Hello and welcome to Social Theory Applied. My name is Mark Murphy and I am a Reader in Education & Public Policy at the University of Glasgow. I’ve been teaching and researching in universities for 20 years now (not sure where those years went), and have amassed a reasonable level of experience, particularly in the field of applied theory and social research. This experience has been very positive overall but at the same time has made me realize how challenging the application of theory can be, both for me as a relatively experienced researcher as well as new researchers coming into the field. At various stages in my career I’ve conducted theoretical applications, especially via the work of critical theory (Jürgen Habermas and Axel Honneth for example). I’d have to say these efforts have not been without their difficulties and may not always have been as successful as I would have liked (no sniggering at the back there). But time and time again, I’ve seen the same issues faced by other researchers, including Masters and Doctoral students. So it’s not just me.
And why wouldn’t it be challenging? After all, we’re talking about a set of theories, developed by the likes of Michel Foucault, Jacques Derrida, Pierre Bourdieu et al, that could never be described as ‘simple’ or easy to navigate. On top of that you have a variety of issues faced when applying such ideas in research contexts, a field of complex interwoven imperatives and practices in its own right. These challenges – epistemological, operational, analytical – inevitably impact on researchers and our attempts to make sense of research questions, whether these be questions of governance and political regulation, social reproduction, power, cultural or professional identities (among others). So care needs to be taken when applying a challenging set of ideas onto a challenging set of practices, incorporating a strong consideration for both intellectual arguments alongside the concerns of the professional researcher.
Hence the development of this site. Alongside some of my recent publications in this field (see the About Me page), I wanted to develop a space where issues in research could be fleshed out and explored in more detail, providing an online forum that offers the practitioner/researcher a suitable space to assist their acquisition, understanding and application of social theory (emphasis on the application). I would especially like to see this site grow as a place where students and academics can come together to share ideas, collaborate and learn from each other. Let’s face it, none of us have the final word on anything.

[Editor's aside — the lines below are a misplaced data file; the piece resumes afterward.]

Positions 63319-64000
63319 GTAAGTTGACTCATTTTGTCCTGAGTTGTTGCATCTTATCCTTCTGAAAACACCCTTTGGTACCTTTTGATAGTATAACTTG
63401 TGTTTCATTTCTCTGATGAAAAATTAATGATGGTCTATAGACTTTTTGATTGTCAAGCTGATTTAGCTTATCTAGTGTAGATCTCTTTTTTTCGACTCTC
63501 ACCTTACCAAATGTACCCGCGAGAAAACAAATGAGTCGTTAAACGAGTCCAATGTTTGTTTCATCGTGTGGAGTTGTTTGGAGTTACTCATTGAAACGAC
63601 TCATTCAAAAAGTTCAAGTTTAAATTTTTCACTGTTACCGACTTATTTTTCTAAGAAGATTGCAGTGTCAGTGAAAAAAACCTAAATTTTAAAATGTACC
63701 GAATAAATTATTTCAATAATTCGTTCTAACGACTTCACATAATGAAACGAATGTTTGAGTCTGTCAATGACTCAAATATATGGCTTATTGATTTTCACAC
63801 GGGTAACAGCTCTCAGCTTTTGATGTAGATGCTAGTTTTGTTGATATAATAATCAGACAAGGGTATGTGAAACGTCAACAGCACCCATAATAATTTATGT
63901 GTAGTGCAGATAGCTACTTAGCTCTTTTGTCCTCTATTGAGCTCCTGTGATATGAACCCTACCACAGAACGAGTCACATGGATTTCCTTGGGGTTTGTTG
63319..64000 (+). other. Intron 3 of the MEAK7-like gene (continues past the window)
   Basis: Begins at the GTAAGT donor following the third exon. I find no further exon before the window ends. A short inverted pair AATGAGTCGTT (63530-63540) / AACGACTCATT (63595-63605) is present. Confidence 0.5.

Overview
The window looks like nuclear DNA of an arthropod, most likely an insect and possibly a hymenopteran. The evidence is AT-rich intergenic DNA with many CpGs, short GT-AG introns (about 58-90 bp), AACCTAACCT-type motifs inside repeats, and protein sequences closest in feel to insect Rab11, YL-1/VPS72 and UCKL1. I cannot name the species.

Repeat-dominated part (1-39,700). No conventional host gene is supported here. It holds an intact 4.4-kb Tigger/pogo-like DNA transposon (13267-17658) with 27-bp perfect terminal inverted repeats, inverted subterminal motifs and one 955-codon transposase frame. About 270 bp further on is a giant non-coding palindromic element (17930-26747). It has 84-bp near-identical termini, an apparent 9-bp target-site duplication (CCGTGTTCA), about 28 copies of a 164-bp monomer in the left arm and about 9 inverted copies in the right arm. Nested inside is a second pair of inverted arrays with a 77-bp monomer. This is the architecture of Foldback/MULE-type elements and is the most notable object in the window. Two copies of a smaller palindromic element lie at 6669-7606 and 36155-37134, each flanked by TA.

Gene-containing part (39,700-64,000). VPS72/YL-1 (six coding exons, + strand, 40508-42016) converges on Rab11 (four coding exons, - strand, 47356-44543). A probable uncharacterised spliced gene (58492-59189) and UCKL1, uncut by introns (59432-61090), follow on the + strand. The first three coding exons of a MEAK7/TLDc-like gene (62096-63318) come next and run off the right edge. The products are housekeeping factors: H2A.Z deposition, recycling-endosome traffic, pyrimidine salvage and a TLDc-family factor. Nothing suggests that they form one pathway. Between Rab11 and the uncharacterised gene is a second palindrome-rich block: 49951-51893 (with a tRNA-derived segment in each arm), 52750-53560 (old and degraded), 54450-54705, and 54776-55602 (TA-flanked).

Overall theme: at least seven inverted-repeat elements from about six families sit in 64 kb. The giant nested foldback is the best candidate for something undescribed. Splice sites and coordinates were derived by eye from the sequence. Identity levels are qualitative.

I’m updating this page a year into running this site (the site became active in January 2013 – it’s now January 2014) and so far it’s been a very enjoyable experience – an experience that combines a curating role (there have been 23 contributors to the site so far), with my own input as post contributor on a range of theoretical and methodological issues. I look forward to seeing how the site develops during 2014, particularly as regards the ‘application’ aspect – keep an eye out for developments around the topic of theory as method. Please note that the remit of the site is to become broader than its original focus on educational research – now to cover the field of social science research generally. This change in emphasis is in line with my own intellectual interests but also reflects my strong belief that research in fields such as education should not be considered in isolation from other connected fields such as social work, urban studies, etc.
Thanks for reading, any comments on the site (design, content, aims) are always welcome. And to reiterate, don’t be shy – get in touch if you want to make a contribution. I would be delighted to hear from you.
All the best, Mark